Tuesday, June 23, 2009

from POST-POST & The Apocalypse Somewhere: Zach Storm

Executed as if a visualization of stream of consciousness poetry, Zach Storm’s mixed media collages possess a remarkable vulnerability. The series provides a glimpse into various stages of emotional hurt the artist experienced as the result of the difficult break up of a relationship. The pieces consist of delicate line drawings in pen, ink or marker and added elements of stickers and collage creating small but detailed image montages. Through fantastic, surrealist scenes and cinematic film references, Storm blends sci-fi components with natural elements such as birds, butterflies and plant foliage.

Most works feature a solitary, often sad, male figure surrounded by word fragments and pictorial elements, such as birds or space stations. Words exist as equal components within the composition of the pieces. The artist’s delicate sense of humor is interspersed with celebrity name-dropping. The text serves as a visual and poetic element, providing meaning. Through his willingness to share his experience in such a straightforward and honest manner, Storm provides a glimpse into the hurt most of us have felt at one point in time while leaving or being left by a loved one, while simultaneously exploring humor as a way to cope with the most difficult of times.

Perhaps the most beautiful art is that which formalism and content complement each other, each enhancing the other’s most positive qualities.
James T. Demetrion

In Pursuit of Beauty brings together five artists who examine both the politics and poetics of the beautiful. They are: Julie Chang (San Francisco, CA), Timothy Horn (Melbourne, Australia), PIXNIT (Boston, MA), Tomás Rivas (Santiago, Chile), and Elizabeth Wallace (Boston, MA). This exhibition is inspired by a resurgence of visually sensual work. Unapologetically decorative, ornate, and concerned with elaborate surface detail, each artist explores beauty in their own way. They are exemplary of a generation of artists who have come into the 21st century art world with a renewed interest in beauty as a tool and a topic of investigation, making it an integral part of their artistic process. These artists utilize rich surface designs to draw the viewer to the work, only to surprise them with seditious content. Their pursuit differs from the classical understanding of beauty as perfectly proportioned and idealized by integrating imperfection rather than excluding it.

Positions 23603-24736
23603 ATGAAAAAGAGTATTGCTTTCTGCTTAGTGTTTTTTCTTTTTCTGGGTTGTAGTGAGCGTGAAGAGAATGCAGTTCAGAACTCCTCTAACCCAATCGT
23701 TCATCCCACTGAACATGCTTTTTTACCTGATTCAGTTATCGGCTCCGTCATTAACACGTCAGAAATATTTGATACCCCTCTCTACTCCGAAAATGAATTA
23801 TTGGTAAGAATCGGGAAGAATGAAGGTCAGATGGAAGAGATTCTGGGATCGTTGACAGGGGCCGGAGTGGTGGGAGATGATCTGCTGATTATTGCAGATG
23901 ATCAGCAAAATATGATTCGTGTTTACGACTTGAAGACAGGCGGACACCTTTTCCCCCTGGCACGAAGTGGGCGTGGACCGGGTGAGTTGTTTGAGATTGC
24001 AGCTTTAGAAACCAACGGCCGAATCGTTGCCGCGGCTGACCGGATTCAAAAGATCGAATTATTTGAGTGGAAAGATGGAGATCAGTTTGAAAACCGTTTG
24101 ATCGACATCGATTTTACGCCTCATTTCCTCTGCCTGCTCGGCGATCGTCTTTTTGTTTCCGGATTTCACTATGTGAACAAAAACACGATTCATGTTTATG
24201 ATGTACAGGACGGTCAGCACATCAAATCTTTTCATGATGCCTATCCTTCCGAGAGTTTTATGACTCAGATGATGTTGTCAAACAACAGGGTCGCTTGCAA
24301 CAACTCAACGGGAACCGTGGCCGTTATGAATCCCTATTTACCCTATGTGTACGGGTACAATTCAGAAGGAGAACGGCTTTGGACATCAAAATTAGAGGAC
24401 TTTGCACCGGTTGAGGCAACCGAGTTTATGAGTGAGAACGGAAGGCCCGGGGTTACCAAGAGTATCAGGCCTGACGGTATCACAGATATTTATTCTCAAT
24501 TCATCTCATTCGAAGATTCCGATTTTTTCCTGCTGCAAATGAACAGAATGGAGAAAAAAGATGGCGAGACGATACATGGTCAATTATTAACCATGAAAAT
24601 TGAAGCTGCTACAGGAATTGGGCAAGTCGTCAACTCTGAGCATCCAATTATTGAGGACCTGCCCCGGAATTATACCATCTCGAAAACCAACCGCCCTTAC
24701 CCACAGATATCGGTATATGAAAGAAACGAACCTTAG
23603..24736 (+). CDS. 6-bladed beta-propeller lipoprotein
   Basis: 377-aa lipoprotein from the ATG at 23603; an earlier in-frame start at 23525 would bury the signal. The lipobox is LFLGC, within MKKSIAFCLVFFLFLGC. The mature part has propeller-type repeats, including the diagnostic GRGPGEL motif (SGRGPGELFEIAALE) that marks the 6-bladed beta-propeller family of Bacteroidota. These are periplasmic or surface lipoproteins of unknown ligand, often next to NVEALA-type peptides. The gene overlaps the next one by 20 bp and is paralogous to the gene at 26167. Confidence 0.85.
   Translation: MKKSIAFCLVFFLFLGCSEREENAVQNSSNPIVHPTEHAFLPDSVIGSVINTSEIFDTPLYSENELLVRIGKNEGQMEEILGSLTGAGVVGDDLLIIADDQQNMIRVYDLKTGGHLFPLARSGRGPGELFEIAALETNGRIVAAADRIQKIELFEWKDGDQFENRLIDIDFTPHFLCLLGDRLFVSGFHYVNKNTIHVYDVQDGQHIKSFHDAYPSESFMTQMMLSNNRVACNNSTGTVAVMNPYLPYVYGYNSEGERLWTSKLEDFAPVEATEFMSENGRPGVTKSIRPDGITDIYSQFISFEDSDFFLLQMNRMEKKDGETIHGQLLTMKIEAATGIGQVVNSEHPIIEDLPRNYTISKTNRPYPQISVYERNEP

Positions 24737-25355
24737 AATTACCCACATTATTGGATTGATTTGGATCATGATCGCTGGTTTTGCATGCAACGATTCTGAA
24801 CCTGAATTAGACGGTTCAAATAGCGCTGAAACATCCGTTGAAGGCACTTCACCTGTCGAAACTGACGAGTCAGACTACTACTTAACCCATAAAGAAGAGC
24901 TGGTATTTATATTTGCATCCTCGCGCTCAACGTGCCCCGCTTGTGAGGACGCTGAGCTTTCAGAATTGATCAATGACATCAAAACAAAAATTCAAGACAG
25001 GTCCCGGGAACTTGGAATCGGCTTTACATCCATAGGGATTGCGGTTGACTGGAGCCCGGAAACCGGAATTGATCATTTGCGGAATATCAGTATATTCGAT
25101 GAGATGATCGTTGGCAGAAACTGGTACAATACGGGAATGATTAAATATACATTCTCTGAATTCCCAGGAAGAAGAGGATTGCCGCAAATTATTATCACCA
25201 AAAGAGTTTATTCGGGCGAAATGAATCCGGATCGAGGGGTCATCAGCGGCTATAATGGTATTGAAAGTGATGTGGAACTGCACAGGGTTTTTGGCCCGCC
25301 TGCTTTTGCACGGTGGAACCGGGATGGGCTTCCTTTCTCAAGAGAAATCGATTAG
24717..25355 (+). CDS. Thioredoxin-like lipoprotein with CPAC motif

The updated, broader definition of beauty indicates a significant shift in the perception of ornate works of art, which for much of the 20th century were equated with ‘lesser’ decorative arts as opposed to ‘intellectual’ fine arts. The depreciation of pattern and ornament as symbols of political power and social status was strongly influenced by the 1908 essay Ornament and Crime by the important Austrian architect Adolf Loos. Loos saw ornament as a symptom of the degeneration of modern man and called for its elimination. Although seemingly a statement of the distant past, Ornament and Crime has held a powerful sway over much of 20th century architecture and design theory and propelled an aesthetic sensibility that considered ornamentation redundant or frivolous.